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Dior presents a collection celebrating Josephine Baker and the Roaring Twenties



(Paris) From cabaret feathers to sleek suits and bathrobes: Dior celebrated Josephine Baker and the freedom of the Roaring Twenties in a collection presented Monday in Paris, on the first day of haute couture week.

Singer, dancer, member of the French Resistance and human rights activist, “Josephine Baker is a great artist and the only woman of color to enter the Pantheon who, through her clothes, determined her position and she- same,” said Dior womenswear stylist Maria Grazia Chiuri.

Client of the house of Dior, the African-American artist, with her muscular body and short hair, embodies another femininity than that of a “flower” woman in Dior’s iconic New Look with soft shoulders and a thin, underlined waist. by the bar jacket and the corolla skirt.

In 1925, she left the United States for Paris to perform in the Revue Nègre at the Théâtre des Champs-Élysées, where she reincarnated racial stereotypes.

But a few months after the success of her first show with strong colonial imagery, she changed her dressing room and representation: first as an Art Deco icon, then in suits or resistant “uniforms”.


Velvet coats evoke pieces that an artist puts on in her dressing room after the show.

Fascinated by the role of clothing in this metamorphosis, Maria Grazia Chiuri pays homage to each of these stages in the collection: the music hall with metallic materials, fringes, feathers, sets with mini-shorts or a bodysuit, then long, flowing dresses from the 1920s and 30s, then straight suits.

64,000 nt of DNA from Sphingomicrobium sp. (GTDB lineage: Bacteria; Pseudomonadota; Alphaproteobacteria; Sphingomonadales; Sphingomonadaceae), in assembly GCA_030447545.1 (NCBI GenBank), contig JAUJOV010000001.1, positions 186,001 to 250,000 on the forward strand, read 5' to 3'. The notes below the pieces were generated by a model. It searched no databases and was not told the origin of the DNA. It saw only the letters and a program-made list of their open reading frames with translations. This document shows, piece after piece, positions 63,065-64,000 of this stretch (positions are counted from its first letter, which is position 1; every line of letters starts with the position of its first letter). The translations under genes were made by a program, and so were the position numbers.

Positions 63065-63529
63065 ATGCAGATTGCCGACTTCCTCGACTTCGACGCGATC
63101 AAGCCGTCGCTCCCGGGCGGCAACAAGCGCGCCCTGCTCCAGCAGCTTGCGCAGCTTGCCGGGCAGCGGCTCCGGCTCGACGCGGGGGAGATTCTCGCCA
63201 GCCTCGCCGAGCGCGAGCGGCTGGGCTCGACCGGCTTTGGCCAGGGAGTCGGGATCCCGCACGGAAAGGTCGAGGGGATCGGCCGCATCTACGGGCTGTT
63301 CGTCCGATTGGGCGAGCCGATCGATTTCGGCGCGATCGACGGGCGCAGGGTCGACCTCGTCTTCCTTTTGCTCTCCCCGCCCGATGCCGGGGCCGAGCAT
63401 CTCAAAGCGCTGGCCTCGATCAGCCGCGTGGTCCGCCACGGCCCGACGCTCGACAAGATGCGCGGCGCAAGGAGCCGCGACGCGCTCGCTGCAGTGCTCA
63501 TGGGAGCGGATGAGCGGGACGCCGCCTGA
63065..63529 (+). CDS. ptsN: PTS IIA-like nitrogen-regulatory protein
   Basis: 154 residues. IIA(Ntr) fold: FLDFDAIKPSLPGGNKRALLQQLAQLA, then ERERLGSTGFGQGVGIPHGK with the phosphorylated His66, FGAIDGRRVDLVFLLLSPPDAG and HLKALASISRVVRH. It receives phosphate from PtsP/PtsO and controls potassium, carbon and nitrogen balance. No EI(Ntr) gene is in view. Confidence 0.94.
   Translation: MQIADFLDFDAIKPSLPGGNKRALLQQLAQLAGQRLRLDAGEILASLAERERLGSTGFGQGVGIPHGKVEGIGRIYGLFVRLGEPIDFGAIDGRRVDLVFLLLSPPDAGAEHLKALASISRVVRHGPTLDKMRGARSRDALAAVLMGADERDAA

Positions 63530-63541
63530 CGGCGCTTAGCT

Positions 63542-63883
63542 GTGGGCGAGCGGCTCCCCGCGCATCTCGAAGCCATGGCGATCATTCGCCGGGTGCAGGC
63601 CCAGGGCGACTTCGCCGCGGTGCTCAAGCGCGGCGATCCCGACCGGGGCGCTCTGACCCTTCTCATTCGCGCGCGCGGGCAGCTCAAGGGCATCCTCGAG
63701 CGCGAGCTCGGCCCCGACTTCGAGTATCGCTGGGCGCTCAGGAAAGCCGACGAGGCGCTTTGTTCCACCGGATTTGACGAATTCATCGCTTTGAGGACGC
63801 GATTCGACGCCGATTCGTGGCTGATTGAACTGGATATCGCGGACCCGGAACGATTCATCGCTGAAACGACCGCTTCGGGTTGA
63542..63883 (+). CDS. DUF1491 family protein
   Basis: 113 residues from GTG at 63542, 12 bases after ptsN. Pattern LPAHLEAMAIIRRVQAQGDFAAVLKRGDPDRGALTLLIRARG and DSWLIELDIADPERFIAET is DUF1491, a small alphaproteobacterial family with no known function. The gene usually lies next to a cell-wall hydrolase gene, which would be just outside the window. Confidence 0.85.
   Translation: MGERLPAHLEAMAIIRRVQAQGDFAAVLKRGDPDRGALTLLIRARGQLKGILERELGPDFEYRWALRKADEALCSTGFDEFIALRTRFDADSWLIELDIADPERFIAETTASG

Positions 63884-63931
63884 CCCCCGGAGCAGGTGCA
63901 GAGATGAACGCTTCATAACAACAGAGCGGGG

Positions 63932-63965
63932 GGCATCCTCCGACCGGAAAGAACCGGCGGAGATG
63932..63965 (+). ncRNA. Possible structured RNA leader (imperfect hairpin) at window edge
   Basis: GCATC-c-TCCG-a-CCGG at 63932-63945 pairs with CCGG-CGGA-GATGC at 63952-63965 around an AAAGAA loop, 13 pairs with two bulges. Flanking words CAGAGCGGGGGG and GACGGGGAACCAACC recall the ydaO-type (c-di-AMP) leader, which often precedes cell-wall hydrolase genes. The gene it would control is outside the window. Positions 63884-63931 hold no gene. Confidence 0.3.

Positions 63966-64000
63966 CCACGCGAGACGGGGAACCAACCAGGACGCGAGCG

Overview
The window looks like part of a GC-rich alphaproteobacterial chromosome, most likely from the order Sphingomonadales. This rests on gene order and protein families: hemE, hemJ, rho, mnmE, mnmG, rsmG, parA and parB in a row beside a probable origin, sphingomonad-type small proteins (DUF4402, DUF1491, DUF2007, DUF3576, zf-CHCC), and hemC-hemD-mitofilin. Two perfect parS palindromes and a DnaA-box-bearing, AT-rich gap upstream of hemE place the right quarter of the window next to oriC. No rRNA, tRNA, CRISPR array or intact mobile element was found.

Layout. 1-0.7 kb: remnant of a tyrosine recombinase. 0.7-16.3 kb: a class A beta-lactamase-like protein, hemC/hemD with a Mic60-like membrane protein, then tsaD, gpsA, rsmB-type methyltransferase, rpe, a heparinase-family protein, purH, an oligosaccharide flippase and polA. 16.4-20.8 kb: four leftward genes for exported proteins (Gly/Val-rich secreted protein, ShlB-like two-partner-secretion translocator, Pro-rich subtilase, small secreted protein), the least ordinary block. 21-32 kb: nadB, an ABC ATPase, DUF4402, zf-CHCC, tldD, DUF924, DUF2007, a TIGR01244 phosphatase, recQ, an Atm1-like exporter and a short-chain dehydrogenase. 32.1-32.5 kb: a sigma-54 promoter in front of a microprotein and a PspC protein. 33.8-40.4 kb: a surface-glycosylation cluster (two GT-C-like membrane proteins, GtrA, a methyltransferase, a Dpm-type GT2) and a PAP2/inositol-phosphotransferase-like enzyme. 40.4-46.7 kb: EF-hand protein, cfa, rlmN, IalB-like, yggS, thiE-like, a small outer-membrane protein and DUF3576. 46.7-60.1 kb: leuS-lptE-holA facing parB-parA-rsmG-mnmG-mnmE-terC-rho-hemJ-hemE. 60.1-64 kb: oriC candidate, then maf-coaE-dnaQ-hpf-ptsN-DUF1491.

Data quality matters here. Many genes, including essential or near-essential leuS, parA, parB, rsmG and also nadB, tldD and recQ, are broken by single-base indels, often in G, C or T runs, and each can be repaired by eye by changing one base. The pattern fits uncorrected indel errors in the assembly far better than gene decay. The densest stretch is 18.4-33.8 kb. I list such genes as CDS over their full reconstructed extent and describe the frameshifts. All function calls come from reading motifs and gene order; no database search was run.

Velvet coats evoke pieces that an artist puts on in her dressing room after the show, this moment between the stage and real life, a metaphor for the identities that are being built behind the scenes.

“Immediately after her success, she made very precise haute couture choices: daytime suits, but also pleated skirts… The images of her in uniform are extraordinary. She had an incredible awareness of what she could do with her notoriety, how to put it to the benefit of other women, ”underlines Maria Grazia Chiuri.

Joséphine Baker or Marlene Dietrich, friend of Christian Dior and another muse of the house and of this collection, “represent young women far ahead of their time. It’s a collection for a woman who wants to choose her own way of being,” she adds.

The collection refers more generally to the Roaring Twenties, “a particular historical moment, especially in Paris where women had a great deal of freedom. Silhouettes have become simpler, corsets have disappeared. Their way of dressing was comfortable while remaining feminine and very glamorous”.

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